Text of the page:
Background information on the topic "Communication"
Rhetorical skills and quick-wittedness are as much a part of successful communication as are negotiation techniques or facilitation skills. Clarity about the desired goal defines the style and mode of communication: if it is about convincing, then other means of communication are needed than in presentation. If you want to impress, you can show-off your language skills and eloquence; if you simply want to formulate “correctly”, you should look behind the psychological associations of language. This is why the weekend seminar Communication includes a mix of linguistic, psychological and business aspects to round out this topic fully.
The analysis of communication patterns reveals which of the speaker’s interests are in the foreground and to what extent the listener’s expectations determine the communication process. If both sides have different starting perspectives, misunderstandings, incomprehension and conflicts may result. If the background or context to expectations and wishes is known and understood, it is possible to communicate in an understandable and appropriate way. Misunderstandings can thus be avoided.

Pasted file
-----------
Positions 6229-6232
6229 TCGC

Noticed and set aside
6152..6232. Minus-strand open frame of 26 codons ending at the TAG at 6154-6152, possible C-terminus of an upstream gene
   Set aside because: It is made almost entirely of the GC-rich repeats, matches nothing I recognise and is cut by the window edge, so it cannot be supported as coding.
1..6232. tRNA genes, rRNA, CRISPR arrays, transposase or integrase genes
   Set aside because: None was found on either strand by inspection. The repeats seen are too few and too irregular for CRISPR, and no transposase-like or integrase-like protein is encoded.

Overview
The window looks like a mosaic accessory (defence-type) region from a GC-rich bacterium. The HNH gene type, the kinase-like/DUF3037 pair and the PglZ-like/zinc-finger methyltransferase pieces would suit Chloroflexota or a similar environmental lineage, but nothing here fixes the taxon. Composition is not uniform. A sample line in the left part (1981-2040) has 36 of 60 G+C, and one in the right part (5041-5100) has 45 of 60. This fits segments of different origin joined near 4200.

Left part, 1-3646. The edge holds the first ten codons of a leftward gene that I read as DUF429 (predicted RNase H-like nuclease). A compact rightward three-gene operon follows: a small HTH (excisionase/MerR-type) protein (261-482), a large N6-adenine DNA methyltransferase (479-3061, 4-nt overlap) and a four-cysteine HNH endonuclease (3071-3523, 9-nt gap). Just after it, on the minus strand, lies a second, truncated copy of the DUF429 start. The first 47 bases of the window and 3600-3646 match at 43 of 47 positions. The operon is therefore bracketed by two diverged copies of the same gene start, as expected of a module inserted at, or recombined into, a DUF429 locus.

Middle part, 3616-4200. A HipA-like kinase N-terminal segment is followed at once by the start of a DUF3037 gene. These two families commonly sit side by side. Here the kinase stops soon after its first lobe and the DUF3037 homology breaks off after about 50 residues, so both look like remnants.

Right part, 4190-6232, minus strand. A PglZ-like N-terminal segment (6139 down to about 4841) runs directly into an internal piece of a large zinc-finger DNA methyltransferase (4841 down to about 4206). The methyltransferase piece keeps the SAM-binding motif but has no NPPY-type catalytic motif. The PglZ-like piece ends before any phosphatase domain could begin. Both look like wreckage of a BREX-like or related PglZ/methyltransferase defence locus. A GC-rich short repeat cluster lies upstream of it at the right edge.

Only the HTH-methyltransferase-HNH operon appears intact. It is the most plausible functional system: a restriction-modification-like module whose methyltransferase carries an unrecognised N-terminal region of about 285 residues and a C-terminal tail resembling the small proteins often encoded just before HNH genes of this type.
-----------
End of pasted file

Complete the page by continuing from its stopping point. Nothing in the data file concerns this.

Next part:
Whether in a personal conversation, on the phone or by e-mail speakers have a broad spectrum of communication channels. To what extent these channels are used consciously or unconsciously, to what extent they strengthen or weaken what has been said, is an fascinating question in the analysis of communication behaviours. Paul Watzlawick’s message is key: “You can’t not communicate.
The participants can decide to what extent rhetoric or facilitation are central or whether arguments and negotiation techniques are made the basic starting point. If you want to talk about communication in practice then you are talking about formulating, arguing, convincing. Consequently, defining the scope of the theme is your first challenge.
The Management Institute Dr. A. Kitzmann offers the weekend seminar “Communication”.
Author: Management Institute Dr. A. Kitzmann